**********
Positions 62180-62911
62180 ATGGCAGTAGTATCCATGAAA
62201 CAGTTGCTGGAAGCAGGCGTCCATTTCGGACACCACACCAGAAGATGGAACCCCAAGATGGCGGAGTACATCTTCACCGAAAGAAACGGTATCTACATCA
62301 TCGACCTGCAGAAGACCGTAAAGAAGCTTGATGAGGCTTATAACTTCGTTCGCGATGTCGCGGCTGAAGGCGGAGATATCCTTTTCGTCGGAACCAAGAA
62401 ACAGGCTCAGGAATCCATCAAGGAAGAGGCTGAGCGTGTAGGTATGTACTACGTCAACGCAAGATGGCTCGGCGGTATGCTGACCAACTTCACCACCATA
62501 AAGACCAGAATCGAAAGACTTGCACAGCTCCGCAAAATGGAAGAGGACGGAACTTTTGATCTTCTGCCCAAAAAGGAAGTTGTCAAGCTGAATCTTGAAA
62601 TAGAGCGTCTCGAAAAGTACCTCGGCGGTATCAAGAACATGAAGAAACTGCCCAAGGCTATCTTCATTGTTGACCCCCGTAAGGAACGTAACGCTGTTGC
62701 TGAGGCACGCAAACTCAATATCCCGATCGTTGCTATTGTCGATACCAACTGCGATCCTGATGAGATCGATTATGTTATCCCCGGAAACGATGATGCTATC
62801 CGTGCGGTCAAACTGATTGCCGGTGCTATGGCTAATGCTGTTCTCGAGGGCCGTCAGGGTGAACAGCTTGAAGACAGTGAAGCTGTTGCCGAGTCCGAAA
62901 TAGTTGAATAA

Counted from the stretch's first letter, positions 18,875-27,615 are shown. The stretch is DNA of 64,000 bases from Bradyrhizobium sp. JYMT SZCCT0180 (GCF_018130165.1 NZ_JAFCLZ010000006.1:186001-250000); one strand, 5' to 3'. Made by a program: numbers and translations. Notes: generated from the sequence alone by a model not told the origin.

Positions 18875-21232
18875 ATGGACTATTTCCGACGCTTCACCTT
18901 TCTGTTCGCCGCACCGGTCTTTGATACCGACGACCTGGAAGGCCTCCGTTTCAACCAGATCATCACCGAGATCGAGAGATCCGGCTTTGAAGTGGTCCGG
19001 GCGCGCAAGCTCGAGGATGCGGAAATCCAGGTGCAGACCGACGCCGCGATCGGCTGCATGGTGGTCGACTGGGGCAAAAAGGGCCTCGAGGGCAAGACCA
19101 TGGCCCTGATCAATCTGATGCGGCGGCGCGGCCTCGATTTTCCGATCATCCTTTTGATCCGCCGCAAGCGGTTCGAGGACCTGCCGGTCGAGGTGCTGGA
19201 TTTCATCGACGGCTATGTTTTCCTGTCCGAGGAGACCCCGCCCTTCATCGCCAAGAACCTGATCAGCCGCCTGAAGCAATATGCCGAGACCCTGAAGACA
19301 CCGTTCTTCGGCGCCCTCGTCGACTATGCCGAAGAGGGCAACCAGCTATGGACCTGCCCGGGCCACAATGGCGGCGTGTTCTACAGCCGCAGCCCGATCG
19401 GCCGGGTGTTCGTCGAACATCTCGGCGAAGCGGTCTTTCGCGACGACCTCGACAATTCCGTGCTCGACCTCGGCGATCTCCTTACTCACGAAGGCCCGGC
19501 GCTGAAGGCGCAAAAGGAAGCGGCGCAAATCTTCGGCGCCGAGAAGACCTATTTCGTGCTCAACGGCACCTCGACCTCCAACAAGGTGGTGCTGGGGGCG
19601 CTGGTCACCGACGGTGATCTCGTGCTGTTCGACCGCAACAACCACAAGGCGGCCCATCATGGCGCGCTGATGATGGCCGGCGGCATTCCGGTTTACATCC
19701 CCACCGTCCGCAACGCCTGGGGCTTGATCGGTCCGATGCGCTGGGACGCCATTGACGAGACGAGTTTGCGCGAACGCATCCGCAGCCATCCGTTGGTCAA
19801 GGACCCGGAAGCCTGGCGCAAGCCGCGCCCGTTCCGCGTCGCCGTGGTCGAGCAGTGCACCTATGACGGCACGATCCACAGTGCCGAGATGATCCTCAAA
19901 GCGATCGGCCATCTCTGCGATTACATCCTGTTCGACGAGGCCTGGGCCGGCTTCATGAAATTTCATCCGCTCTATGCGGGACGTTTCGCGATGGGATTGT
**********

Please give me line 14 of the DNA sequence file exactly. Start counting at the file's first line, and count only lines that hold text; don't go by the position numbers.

18901 TCTGTTCGCCGCACCGGTCTTTGATACCGACGACCTGGAAGGCCTCCGTTTCAACCAGATCATCACCGAGATCGAGAGATCCGGCTTTGAAGTGGTCCGG